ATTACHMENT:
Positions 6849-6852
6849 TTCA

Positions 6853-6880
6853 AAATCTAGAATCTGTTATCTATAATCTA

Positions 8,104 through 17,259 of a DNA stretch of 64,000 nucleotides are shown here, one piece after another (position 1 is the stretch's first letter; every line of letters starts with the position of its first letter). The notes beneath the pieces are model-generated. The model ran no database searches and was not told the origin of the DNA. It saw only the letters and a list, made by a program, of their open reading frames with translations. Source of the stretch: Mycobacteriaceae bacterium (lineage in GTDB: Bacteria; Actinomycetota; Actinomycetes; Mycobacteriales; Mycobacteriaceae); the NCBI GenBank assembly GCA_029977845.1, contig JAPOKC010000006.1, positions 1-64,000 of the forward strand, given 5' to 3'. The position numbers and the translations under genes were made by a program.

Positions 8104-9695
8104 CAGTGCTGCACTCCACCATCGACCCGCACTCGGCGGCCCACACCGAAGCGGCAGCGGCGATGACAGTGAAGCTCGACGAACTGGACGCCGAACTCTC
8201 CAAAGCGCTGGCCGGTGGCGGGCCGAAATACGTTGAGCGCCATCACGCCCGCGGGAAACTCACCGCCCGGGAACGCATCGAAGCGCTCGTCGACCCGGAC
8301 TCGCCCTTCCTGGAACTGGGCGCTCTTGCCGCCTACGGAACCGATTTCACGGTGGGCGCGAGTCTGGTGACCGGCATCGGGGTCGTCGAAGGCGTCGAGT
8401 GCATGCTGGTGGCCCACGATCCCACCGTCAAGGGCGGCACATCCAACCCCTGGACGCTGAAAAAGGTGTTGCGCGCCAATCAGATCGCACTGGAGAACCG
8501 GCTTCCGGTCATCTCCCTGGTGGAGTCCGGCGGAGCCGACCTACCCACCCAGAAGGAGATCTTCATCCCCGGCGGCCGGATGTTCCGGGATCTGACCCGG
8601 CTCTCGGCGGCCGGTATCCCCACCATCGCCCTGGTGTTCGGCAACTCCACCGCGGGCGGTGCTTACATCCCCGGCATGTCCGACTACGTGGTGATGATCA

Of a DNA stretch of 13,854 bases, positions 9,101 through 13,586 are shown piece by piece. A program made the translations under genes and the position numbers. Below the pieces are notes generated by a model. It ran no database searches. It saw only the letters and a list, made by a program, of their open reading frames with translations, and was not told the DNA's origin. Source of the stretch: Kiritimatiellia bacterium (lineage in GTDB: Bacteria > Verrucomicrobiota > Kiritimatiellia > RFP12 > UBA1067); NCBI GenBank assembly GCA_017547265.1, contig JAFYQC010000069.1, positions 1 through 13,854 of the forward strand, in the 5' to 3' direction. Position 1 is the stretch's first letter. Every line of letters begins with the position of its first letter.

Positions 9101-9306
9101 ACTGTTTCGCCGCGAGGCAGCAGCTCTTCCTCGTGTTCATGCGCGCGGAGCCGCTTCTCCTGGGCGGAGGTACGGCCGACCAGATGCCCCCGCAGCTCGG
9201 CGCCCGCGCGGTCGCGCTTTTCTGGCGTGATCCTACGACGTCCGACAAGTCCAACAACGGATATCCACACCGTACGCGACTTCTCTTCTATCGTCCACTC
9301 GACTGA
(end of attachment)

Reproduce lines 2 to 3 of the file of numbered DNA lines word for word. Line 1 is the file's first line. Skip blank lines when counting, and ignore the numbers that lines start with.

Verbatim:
6849 TTCA

Positions 6853-6880